Doorly’s 80-employee company, Cross Fire, a Notifier by Honeywell dealer, was established in 1993 and does the majority of its work in New York City’s five boroughs. Most of its customers are in the commercial, institutional and educational verticals, and its client list ranges from St. Patrick’s Cathedral to Citi Field stadium, home of The New York Mets, to the city’s major financial firms. But recently it has begun to do residential high rises, Doorly said.

“The codes have changed in New York City recently, and residential buildings do require systems more so now than they used to … it’s probably stemming from 9/11. Now the fire department, building department are saying, ‘O.K., listen, we have a high rise building with 50, 60 floors and people are not protected,’” Doorly said.

Another change, Doorly said, is redundant risers. A riser is the communication path between the fire command station and data-gathering equipment, he said.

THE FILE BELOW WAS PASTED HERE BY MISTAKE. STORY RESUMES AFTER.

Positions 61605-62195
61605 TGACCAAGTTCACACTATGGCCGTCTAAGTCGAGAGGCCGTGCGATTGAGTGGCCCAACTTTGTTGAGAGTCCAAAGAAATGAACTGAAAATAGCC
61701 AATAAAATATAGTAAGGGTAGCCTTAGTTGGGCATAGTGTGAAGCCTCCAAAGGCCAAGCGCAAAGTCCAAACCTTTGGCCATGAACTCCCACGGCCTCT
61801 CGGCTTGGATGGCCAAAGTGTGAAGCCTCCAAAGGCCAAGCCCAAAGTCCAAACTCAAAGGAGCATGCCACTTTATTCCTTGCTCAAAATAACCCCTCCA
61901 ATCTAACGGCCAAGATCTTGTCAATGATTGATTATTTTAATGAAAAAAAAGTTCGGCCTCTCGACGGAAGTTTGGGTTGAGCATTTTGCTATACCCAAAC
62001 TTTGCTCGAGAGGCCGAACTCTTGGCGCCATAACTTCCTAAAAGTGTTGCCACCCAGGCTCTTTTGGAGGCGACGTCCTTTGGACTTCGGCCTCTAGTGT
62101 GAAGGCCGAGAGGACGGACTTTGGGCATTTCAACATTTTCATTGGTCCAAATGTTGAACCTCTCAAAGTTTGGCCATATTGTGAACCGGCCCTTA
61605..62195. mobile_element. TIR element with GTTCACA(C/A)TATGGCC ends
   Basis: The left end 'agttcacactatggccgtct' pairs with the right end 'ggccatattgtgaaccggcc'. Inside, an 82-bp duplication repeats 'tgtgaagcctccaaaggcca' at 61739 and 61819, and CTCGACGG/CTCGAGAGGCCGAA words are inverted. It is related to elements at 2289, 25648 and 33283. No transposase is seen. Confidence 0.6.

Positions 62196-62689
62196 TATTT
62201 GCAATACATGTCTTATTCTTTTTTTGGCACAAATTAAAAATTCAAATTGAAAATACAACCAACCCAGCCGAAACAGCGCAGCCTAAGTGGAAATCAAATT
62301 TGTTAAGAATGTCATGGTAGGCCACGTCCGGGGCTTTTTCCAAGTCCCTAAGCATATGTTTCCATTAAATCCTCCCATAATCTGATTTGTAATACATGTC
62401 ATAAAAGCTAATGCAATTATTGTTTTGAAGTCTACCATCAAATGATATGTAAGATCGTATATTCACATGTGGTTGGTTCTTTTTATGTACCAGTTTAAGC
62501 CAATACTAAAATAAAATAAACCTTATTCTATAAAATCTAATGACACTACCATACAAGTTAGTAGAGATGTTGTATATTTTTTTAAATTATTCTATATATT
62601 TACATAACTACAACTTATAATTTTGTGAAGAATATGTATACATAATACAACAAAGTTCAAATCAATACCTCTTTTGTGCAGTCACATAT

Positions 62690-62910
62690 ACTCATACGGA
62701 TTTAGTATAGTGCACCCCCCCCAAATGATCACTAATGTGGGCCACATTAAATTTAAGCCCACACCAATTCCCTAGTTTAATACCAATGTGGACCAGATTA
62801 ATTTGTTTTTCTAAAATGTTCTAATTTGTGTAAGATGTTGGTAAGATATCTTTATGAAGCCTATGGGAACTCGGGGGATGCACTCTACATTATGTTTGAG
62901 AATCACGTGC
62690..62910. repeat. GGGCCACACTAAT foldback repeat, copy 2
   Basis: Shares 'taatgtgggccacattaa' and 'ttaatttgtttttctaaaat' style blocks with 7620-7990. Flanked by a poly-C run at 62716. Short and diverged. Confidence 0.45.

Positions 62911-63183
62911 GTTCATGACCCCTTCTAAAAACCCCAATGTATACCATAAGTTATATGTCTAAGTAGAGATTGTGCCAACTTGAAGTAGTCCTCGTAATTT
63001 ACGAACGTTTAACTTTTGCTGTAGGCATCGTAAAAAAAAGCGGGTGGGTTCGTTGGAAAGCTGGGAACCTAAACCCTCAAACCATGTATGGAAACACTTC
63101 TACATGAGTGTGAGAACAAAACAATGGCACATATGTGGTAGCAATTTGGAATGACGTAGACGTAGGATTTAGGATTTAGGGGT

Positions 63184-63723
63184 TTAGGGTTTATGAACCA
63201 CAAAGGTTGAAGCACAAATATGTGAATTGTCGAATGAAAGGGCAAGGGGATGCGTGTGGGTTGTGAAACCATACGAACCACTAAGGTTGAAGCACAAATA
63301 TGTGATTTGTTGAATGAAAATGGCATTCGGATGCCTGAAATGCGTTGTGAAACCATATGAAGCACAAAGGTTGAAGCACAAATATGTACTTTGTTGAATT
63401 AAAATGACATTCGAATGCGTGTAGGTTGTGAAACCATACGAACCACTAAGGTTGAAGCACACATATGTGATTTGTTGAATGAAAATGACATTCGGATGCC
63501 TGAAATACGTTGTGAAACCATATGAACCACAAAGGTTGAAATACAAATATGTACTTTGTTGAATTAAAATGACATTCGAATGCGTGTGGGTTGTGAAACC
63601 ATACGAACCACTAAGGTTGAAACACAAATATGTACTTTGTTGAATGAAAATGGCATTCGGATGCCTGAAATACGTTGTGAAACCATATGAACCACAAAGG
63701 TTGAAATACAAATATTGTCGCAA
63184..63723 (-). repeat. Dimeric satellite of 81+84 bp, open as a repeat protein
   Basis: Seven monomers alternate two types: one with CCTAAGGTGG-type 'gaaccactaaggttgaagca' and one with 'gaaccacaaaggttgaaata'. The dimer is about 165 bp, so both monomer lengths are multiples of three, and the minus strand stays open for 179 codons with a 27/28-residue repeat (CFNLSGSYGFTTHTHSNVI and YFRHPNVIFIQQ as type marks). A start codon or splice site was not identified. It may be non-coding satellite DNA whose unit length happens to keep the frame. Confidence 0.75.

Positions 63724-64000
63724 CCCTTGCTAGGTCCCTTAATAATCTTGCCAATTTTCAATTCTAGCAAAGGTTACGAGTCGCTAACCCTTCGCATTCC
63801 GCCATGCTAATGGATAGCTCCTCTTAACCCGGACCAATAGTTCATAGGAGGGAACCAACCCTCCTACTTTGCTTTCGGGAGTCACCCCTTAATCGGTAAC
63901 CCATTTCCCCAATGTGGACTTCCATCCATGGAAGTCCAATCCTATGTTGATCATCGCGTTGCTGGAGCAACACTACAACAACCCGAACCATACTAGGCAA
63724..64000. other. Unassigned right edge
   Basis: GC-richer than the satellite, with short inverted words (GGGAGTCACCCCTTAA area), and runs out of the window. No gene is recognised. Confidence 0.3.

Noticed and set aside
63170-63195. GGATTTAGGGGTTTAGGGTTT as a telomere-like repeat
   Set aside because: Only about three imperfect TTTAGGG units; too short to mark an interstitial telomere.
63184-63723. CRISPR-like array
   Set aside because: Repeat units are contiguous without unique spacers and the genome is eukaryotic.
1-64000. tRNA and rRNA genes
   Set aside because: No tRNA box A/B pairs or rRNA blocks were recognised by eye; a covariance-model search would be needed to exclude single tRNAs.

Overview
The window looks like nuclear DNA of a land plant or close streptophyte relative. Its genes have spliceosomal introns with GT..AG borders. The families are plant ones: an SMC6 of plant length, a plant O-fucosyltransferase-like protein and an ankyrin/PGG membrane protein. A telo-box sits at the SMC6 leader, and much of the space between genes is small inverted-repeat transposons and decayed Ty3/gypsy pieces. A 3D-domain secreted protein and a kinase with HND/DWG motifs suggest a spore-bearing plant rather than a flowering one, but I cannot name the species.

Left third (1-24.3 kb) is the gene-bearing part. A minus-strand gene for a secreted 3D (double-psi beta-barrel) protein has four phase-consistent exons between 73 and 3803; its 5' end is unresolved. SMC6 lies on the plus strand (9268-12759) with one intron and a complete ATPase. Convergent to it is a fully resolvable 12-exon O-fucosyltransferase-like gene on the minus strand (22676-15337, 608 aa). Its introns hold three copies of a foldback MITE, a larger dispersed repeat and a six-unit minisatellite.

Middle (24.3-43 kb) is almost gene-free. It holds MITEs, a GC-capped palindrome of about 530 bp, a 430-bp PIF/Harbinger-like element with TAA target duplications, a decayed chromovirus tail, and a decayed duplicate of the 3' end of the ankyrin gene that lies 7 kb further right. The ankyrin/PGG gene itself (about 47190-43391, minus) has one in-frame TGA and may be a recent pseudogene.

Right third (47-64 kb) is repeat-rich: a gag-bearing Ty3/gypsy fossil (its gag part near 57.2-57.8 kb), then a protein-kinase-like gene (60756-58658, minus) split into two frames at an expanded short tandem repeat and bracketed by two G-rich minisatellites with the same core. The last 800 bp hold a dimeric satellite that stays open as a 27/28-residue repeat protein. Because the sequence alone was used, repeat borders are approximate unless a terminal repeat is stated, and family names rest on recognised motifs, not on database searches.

“Before 9/11,” he said, “You could put one riser up the building, and all your fire alarm [equipment] would connect to one riser. But now—it’s not really a code requirement; it’s more of a building owners/engineers requirement—you run a redundant riser. In other words, if you lose your main riser ... the system will continue to operate.”

He said, “Every job that we’re doing right now, that’s the way it is.”

Other changes include ensuring fire systems have battery backup power in case the regular power source is knocked out; having more than one command station for firefighters in a building so that, if the main station becomes compromised, the fire can be fought from a remote location; and requiring one-way voice communication in residential buildings over 125 feet.

One job that Cross Fire did about five years ago was the 50-story Marriott Marquis hotel in Times Square. “That’s a perfect example of survivability because they actually had a [data gathering] panel put on every floor,” Doorly said. “We went up one side of the building and came across and came down the other side.”

He said the hotel probably could have just had about 20 panels installed but wanted more just as a precaution.